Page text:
The Weaver Birds 8 / 8 / 8

August 8, 2008 § Leave a comment

by the dyne.org hackers

This is our statement, celebrated on top of vulcanoes Etna and Merapi, 8 years amplifying in waves. distribute widely, as you like.
Printable version: http://dyne.org/first_dharma_dyne.pdf (291 KB)

Hackers spinning the Dharma wheel

You are welcome to join the new wheel spin of our history.

We hope you remember the time you signed up to receive some news about our activities: well we’ve kept this trumpet silent so far, still the laborious weaving of our net has been going on, until the point we really have something to say and to do together, today.

It is almost 4 years that this bulletin wasn’t sent; the previous dyne.org bulletins were quite intimate, announcing developments done in our own houses, the development of our own lives in unusual and experimental ways. This one is a bit different, more open, programmatic, visionary and inclusive, proposing you a plan to be shared and is already shared by many.

Right now our network has become 8 years old and by now you can imagine this number is very important to us. If you are curious to know what is happening please read on, we won’t fancy you with special effects, but dreams, thoughts and projects we are ready to realize.

Of course this text doesn’t just talks about “us”: being an open network we are including multiple contexts around the world with which we share mutual help, where our contribution is mostly technical, as in our activity in free and open source development. In fact, besides the generic idea of FOSS, we are moved by the following dreams, that are slowly but steadily becoming reality …

For all this we are infinitely grateful to the GNU project that let us discover how to get hold of knowledge, take control of the architecture we live in and even start building a new planet 🙂

Dharma youth

The only people for me are the mad ones, the ones who are mad to live, mad to talk, mad to be saved, desirous of everything at the same time, the ones who never yawn or say a commonplace thing, but burn, burn, burn, like fabulous yellow roman candles exploding like spiders across the stars. (Jack Kerouac, Dharma Bums)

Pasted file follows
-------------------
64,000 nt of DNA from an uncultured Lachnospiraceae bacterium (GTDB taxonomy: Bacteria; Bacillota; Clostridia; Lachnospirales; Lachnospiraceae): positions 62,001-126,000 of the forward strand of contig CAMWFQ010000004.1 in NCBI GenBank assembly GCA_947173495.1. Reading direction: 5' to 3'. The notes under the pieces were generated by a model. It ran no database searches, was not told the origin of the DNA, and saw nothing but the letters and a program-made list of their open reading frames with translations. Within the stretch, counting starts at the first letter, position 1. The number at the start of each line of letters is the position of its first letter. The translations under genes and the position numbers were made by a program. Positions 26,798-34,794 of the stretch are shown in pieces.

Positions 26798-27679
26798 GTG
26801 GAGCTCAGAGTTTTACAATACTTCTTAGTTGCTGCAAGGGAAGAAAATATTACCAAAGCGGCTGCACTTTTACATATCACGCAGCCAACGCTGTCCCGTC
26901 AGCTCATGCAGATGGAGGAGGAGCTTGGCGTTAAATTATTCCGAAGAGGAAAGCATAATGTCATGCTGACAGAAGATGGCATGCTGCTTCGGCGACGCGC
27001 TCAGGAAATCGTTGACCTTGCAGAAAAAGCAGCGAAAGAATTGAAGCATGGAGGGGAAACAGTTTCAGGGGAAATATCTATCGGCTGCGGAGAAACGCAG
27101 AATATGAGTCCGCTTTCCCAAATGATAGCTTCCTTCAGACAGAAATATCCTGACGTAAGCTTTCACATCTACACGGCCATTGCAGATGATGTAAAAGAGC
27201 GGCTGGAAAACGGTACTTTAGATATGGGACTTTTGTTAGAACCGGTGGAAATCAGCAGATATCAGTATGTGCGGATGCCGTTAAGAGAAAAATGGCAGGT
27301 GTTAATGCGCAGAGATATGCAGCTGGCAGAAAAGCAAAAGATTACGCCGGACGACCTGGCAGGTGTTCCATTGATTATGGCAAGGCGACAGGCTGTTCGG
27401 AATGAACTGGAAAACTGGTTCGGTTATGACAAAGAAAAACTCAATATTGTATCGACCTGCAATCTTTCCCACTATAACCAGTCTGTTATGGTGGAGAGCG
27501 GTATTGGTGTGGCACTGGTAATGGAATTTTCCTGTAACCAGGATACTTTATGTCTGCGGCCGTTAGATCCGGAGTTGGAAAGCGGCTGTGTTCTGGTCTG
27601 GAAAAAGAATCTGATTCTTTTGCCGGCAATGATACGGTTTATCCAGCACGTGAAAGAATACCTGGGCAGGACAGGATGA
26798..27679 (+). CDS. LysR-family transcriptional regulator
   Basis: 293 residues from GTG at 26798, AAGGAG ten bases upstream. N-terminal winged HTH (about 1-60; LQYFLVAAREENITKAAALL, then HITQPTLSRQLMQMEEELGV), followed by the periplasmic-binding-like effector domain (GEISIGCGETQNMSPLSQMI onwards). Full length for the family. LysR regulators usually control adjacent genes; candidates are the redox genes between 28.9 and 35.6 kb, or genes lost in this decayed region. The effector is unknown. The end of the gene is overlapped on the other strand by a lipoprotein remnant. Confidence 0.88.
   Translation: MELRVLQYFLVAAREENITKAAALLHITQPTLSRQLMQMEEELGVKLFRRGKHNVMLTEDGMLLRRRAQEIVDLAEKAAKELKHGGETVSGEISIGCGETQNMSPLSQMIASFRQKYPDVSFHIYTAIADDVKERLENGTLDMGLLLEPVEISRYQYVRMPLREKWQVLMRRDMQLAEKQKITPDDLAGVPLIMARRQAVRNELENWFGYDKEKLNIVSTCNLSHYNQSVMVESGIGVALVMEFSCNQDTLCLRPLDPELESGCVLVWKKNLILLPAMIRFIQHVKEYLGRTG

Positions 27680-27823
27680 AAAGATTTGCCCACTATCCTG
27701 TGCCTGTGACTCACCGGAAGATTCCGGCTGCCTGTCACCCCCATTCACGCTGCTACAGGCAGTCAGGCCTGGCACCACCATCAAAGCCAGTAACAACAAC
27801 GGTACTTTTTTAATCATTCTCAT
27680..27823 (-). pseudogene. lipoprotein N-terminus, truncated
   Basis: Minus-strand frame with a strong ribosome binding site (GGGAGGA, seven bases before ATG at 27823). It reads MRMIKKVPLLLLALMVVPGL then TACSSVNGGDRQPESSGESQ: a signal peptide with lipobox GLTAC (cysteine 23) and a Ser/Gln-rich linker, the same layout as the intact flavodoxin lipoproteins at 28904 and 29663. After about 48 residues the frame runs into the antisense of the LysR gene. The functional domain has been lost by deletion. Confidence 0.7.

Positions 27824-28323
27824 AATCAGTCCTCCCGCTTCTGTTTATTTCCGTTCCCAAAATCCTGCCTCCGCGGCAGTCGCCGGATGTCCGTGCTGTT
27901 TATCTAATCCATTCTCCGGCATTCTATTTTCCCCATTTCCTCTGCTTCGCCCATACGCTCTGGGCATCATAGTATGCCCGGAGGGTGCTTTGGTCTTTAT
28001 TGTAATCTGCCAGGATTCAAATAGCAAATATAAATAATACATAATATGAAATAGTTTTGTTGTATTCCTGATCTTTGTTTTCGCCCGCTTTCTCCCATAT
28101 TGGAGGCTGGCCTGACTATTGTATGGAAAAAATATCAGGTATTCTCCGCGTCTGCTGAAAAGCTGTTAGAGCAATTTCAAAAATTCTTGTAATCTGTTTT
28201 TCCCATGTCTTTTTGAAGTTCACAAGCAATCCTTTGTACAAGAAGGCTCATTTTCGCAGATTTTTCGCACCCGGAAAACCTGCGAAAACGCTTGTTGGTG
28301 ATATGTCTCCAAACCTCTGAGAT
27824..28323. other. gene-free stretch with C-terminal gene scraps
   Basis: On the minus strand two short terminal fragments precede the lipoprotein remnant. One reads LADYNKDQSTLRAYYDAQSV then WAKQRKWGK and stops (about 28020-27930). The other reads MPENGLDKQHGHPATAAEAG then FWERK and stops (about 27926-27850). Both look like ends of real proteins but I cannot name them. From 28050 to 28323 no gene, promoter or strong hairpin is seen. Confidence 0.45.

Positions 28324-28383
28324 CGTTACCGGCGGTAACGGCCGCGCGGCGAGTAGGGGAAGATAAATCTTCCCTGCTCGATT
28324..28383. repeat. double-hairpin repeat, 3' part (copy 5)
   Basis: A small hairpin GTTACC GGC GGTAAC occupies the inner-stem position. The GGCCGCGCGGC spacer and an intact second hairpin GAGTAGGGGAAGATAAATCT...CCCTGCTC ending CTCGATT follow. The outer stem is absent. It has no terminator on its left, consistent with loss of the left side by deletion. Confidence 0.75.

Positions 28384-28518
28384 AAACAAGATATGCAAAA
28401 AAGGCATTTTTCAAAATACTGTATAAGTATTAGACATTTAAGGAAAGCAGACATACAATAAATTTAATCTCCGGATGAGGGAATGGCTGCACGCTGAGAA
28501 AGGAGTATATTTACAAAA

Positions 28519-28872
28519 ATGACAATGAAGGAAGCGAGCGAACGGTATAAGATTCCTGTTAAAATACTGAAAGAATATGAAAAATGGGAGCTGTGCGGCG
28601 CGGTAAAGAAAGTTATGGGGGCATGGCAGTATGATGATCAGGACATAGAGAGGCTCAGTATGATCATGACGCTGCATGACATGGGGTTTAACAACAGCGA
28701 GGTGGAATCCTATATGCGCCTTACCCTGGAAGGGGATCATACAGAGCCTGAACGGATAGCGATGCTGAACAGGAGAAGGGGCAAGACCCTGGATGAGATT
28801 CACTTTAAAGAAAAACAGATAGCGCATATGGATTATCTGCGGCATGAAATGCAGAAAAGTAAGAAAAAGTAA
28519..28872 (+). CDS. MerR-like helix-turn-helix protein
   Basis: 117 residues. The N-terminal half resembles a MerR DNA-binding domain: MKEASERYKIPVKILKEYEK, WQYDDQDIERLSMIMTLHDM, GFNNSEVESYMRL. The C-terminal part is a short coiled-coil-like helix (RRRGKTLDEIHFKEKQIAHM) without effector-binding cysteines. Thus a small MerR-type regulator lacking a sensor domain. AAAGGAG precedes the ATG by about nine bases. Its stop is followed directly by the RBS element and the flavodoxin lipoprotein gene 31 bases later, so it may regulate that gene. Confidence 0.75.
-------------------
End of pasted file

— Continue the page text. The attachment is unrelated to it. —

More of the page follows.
First let’s declare who we are: after 8 years we are able to trace a common denominator among the people active in our network, interconnected by a nomadic approach to development and life.

We are young dreamers, as we often like to stir limitations and invent different models to learn, communicate, share and live than those proposed by the societies where we are caged. We have in common that we survived out of the commonplaces, we cultivated our thoughts and sharing methods, knowledge and tools, keeping them out of any box.

This is the time in our history in which we’ll speak with young voices, when we are moving some crucial steps on which we’ll base our architectures, hopefully mixing the inner with the outer, the Ying with the Yang.

Some of us are nomads, some settle in different places time to time, some live in the same marginal neighbourhoods of the world where they were born, some are working for multinational IT companies, some are riding bicycles all around the world, some are lecturing in schools, some are exhibiting in art galleries and some are squatting houses. And yes, probably you are one of those, or you have been in contact with us, at least once.

What we are proposing here is a new model and we finally acquired a practical vision to develop it in harmony with our different environments.

Please continue reading if you like to discover why and how.

Freedom of Creativity